With all the newspaper articles, I’m taken back to the beginning of the decade/century/millenium, or maybe just before, when everyone worried that Y2K would wreck havoc with all known security and operational systems, even perhaps bringing the end of the world as we knew it.  Flights scheduled for December 31 sold at heady discounts, and one guy I knew, who had a record of moving violations while drunk, was happily confident that the imminent self-destruction of the DMV’s computer system would finally give him a chance to get another driver’s license.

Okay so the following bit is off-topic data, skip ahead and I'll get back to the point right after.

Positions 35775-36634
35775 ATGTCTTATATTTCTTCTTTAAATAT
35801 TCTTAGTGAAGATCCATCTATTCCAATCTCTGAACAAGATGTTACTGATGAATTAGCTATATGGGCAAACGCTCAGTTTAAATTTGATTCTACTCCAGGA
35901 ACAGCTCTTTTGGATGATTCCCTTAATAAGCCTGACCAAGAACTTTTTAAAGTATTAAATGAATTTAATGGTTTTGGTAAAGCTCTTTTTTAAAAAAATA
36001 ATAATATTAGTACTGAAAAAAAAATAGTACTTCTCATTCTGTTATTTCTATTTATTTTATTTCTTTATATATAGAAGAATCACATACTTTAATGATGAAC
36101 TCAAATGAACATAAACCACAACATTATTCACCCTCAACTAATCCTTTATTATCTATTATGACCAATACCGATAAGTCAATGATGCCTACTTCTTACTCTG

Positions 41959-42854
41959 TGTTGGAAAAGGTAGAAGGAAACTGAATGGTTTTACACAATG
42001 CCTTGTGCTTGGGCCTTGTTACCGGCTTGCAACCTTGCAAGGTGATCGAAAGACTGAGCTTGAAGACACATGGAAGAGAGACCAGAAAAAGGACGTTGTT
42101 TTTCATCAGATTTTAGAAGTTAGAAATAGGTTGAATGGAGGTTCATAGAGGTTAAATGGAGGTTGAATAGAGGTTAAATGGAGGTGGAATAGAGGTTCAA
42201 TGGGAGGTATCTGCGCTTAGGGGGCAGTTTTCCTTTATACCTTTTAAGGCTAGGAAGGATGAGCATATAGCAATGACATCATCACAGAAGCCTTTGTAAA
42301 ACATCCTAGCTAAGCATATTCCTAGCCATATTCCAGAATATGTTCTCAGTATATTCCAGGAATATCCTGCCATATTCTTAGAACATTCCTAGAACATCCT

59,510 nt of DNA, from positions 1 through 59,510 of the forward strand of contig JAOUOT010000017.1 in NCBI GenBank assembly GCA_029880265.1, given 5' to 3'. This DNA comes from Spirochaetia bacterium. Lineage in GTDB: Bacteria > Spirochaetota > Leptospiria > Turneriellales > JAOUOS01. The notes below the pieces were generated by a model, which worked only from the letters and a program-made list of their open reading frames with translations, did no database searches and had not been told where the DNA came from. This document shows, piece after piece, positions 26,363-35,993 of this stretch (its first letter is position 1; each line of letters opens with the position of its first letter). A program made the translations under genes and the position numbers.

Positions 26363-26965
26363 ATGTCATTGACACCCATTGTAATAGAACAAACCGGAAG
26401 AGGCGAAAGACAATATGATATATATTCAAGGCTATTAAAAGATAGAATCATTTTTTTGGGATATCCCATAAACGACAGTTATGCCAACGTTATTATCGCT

(Lesson:  the “end of the world as we know it” does not generally happen according to calendared anticipation but with utter unexpectedness of  box cutters taken onto a plane.)

Putting all that aside, the beginning of the decade/century/millennium brought a range of unexpected developments not only in the world, but in  my personal life. The first big event was the bursting of pipes in a snowy country house.  (This led, years later, to a second marriage.)  In the midst of those burst pipes, we also lost electricity for a few days (not because of Y2K, but an ice storm); for a day or two, we had to ship a dear old French friend, then houseguest,  to some one else’s house since our friend, then in his 90’s, suffered in a house lit by candles and heated by firewood.